Great Expectations

Charles Dickens adapted by Michael Eaton
West Yorkshire Playhouse
Quarry Theatre, West Yorkshire Playhouse

Jane Asher as Miss Havisham and Daniel Boyd as Pip Credit: Idil Sukan
Shanaya Rafaat as Estella and Daniel Boyd as Pip Credit: Idil Sukan

Many will know the rough outline or indeed the detail of Charles Dickens’s near rags-to-riches novel. Dickens is quoted in the programme: "pause you who read this, and think for a moment of the long chain of iron or gold, of thorns or flowers, that would never have bound you, but for the formation of the first link on one memorable day."

And there is no more famous literary first link than the unforgettable encounter of the young orphan Pip with the escaped convict Magwitch in a misty graveyard one chilled Christmas Eve. The writer could have taken Pip anywhere after that. In fact he weaves an account of intended and unintended child misuse leading to heart breaking snobbery and an ambiguous termination.

There is a perverse inevitability to the tale, which is peopled with brilliant characters, some of them stereotypes. Many carry the astonishing names that became Dickens’s trademark: Wopsle, Wemmick, Drummle, and, wait for it, Pumblechook! The present productiion allows you to sit back and enjoy this Victorian roller-coaster.

Director Lucy Bailey and writer Michael Eaton make an excellent job of converting a hefty novel into a two-and-a-half-hour stage play. According to the programme, it features fifty-one scenes. And the scenes are made to work very hard indeed. Only a couple of infelicitous segues are out of place, the great majority work beautifully.

For example, we see the transmission of young Pip (played so well by, I believe, Sullivan Martin—could have been Rhys Gannon) into older Pip (lovely playing by Daniel Boyd) as the older takes a blacksmith’s hammer from the younger.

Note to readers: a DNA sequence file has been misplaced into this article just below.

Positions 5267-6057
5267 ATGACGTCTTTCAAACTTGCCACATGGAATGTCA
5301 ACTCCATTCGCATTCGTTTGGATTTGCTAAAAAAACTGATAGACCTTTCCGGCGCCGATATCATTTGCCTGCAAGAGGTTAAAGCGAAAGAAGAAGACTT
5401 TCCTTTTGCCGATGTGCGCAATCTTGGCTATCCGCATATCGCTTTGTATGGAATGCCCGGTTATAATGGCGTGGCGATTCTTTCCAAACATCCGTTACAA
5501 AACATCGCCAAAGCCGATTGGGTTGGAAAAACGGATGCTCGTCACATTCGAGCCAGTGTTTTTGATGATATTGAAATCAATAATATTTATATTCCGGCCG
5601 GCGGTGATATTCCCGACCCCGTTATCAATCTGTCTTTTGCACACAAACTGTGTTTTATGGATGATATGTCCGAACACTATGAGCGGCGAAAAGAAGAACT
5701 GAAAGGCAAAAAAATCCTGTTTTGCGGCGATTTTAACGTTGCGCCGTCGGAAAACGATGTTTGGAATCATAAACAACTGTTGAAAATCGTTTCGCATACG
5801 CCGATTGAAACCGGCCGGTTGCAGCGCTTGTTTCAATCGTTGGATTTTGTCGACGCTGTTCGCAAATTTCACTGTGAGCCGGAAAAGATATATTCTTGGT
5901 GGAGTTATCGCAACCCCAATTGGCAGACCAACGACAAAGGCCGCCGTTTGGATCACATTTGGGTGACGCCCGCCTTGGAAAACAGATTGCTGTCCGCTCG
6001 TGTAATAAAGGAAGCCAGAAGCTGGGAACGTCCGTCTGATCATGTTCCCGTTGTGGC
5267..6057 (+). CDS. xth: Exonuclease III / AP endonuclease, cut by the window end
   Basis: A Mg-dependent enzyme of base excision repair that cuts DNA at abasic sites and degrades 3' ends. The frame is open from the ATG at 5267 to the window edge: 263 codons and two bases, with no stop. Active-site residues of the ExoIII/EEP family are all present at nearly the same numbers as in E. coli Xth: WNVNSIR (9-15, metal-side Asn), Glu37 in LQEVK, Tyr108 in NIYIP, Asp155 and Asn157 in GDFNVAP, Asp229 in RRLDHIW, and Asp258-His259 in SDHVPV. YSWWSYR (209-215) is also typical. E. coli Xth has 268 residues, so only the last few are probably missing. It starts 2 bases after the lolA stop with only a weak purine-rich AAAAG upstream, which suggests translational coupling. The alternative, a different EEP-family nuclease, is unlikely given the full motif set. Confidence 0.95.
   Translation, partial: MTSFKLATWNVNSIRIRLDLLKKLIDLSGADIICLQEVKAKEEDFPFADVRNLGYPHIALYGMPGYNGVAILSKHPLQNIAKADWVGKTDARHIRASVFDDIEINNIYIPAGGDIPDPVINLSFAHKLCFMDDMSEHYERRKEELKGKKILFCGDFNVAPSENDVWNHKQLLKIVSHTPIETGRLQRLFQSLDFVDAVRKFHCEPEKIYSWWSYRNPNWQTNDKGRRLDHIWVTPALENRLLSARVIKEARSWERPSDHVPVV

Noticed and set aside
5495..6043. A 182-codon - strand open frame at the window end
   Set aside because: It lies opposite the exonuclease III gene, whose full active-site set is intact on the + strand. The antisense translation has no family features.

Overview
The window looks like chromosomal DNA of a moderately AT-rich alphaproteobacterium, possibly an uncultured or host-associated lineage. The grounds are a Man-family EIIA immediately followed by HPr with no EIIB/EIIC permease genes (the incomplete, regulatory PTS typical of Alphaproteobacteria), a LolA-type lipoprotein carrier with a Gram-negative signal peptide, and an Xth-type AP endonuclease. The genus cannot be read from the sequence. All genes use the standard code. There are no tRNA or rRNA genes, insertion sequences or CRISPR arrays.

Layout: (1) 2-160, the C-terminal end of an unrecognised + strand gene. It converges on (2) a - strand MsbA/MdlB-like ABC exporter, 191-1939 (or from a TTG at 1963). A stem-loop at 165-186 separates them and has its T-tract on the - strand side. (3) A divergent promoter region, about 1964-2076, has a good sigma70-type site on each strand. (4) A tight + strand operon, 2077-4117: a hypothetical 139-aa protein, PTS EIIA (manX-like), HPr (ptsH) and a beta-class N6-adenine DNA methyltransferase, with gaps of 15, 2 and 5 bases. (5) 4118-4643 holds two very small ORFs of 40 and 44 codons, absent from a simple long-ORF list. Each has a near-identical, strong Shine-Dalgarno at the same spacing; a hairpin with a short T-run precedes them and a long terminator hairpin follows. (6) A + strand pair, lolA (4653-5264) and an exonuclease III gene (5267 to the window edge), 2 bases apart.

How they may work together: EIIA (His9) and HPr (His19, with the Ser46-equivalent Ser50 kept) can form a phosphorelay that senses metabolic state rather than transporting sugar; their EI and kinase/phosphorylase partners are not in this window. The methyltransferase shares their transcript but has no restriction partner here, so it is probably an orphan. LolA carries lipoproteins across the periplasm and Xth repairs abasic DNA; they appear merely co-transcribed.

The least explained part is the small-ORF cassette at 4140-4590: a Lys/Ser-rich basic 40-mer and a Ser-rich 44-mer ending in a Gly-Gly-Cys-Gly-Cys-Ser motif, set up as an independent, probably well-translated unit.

There are many fine moments where theatrical devices are used to such good effect. I would encourage parents to take young children to see this show. Along with Mike Britton’s magnificent revolving set, the whole production will enthral young people and is likely to create a cohort of theatregoers.

It has always seemed to me that Dickens’s work is at its best when adapted. The texts can, for some taste, including mine, be tacky and overwritten. But a good adaptation cuts out the fanciful embroidery. And this is a good adaptation, well directed and well performed it creates a powerful atmosphere and achieves a true Dickensian quirkiness.

And it has a star in Mike Britton’s set. It is one of the most economical, adaptable and admirable sets I have ever seen on this stage. The conceit is that of a huge prison hulk, cast on one side. There is a magnificent organic sweep of timber, which can provide openings for exits and entries, and also for the hands of prisoners, reaching for the light.

But as it resolves we find a blacksmith’s shop, London offices, cottage, mansion, and more. The whole is very well lit (Chris Davey) and features a subtle, understated soundscape (Emma Laxton). It is a joy to see this set at work. So praise also to stage management.

In all then, a very enjoyable evening in the theatre. And again, do take the kids.

Reviewer: Ray Brown

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